Menomonee River, Menomonee River Watershed (MI03)
Menomonee River, Menomonee River Watershed (MI03)
Menomonee River (16000)
12.20 Miles
12.61 - 24.81
Natural Community
Natural communities (stream and lake natural communities) represent model results that use predicted flow and temperature based on landscape features and related assumptions. Ranges of flow and temperature associated with specific aquatic life communities (fish, macroinvertebrates) help biologists identify appropriate resource management goals. Wisconsin Natural Communities.
Macroinvertebrate, No Classification, Cool-Warm Headwater, Cool-Warm Mainstem
Year Last Monitored
This is the most recent date of monitoring data stored in SWIMS. Additional surveys for fish and habitat may be available subsequent to this date.
2019
Poor
 
This river is impaired
Chronic Aquatic Toxicity, Acute Aquatic Toxicity, Impairment Unknown
Total Phosphorus, Chloride
 
Milwaukee, Washington, Waukesha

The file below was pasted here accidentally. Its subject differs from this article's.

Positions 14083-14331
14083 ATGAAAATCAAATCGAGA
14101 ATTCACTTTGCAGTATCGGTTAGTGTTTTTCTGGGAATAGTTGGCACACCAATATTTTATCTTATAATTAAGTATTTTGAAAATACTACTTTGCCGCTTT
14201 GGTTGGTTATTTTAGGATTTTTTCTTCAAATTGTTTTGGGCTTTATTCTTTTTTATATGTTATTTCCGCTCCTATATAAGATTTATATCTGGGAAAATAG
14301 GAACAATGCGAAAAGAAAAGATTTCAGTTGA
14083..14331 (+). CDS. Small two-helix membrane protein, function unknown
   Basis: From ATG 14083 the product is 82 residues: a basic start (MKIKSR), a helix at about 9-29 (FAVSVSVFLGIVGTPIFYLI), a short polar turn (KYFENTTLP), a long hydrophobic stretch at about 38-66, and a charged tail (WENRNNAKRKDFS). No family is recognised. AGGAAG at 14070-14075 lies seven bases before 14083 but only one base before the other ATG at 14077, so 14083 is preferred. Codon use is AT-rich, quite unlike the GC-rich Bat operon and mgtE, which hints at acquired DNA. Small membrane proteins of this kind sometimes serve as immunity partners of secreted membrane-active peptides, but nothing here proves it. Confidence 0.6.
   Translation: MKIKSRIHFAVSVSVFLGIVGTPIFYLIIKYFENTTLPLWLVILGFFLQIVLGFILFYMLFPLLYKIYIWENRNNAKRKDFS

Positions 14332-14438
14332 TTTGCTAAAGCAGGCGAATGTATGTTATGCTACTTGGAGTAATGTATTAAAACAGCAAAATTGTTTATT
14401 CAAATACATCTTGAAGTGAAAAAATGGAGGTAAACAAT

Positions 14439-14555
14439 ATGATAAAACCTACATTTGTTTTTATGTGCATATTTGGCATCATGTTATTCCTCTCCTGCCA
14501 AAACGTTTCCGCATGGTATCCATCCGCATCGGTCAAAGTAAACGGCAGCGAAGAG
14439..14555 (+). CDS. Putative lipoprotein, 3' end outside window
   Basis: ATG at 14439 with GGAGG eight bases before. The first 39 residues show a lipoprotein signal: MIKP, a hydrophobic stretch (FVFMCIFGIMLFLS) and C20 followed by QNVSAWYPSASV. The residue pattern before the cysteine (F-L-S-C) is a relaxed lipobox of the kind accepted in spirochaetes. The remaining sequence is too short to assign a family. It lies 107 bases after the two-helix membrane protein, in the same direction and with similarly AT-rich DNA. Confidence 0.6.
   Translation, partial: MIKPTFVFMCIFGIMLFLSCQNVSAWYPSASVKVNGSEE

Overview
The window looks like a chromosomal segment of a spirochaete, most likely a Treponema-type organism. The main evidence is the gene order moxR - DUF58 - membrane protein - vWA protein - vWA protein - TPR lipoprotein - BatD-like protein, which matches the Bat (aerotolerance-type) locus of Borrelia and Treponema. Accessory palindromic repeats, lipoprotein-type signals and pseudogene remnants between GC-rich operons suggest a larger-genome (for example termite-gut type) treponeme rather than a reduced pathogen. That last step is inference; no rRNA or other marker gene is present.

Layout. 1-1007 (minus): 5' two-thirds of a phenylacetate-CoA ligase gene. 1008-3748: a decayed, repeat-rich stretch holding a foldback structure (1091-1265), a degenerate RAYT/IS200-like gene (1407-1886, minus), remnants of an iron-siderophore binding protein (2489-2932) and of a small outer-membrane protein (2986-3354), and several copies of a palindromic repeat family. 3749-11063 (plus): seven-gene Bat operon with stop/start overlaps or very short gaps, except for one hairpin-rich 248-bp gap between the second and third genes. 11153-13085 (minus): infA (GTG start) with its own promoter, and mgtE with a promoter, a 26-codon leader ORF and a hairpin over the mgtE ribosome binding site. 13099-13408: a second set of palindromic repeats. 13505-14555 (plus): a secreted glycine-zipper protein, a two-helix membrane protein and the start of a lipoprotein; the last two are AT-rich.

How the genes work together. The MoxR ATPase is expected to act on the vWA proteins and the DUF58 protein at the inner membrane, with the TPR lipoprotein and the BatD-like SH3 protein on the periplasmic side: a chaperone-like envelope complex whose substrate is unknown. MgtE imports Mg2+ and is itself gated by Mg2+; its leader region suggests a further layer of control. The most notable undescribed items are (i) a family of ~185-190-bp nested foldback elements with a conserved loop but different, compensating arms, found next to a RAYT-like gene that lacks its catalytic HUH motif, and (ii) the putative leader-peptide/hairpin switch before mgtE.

Trout Water 
Trout Waters are represented by Class I, Class II or Class III waters. These classes have specific ecological characteristics and management actions associated with them. For more information regarding Trout Classifications, see the Fisheries Trout Class Webpages.
No
Outstanding or Exceptional 
Wisconsin has designated many of the state's highest quality waters as Outstanding Resource Waters (ORWs) or Exceptional Resource Waters (ERWs). Waters designated as ORW or ERW are surface waters which provide outstanding recreational opportunities, support valuable fisheries and wildlife habitat, have good water quality, and are not significantly impacted by human activities. ORW and ERW status identifies waters that the State of Wisconsin has determined warrant additional protection from the effects of pollution. These designations are intended to meet federal Clean Water Act obligations requiring Wisconsin to adopt an 'antidegradation' policy that is designed to prevent any lowering of water quality - especially in those waters having significant ecological or cultural value.
No
Impaired Water 
A water is polluted or 'impaired' if it does not support full use by humans, wildlife, fish and other aquatic life and it is shown that one or more of the pollutant criteria are not met.
Yes

Fish and Aquatic Life

Current Use
The use the water currently supports. This is not a designation or classification; it is based on the current condition of the water. Information in this column is not designed for, and should not be used for, regulatory purposes.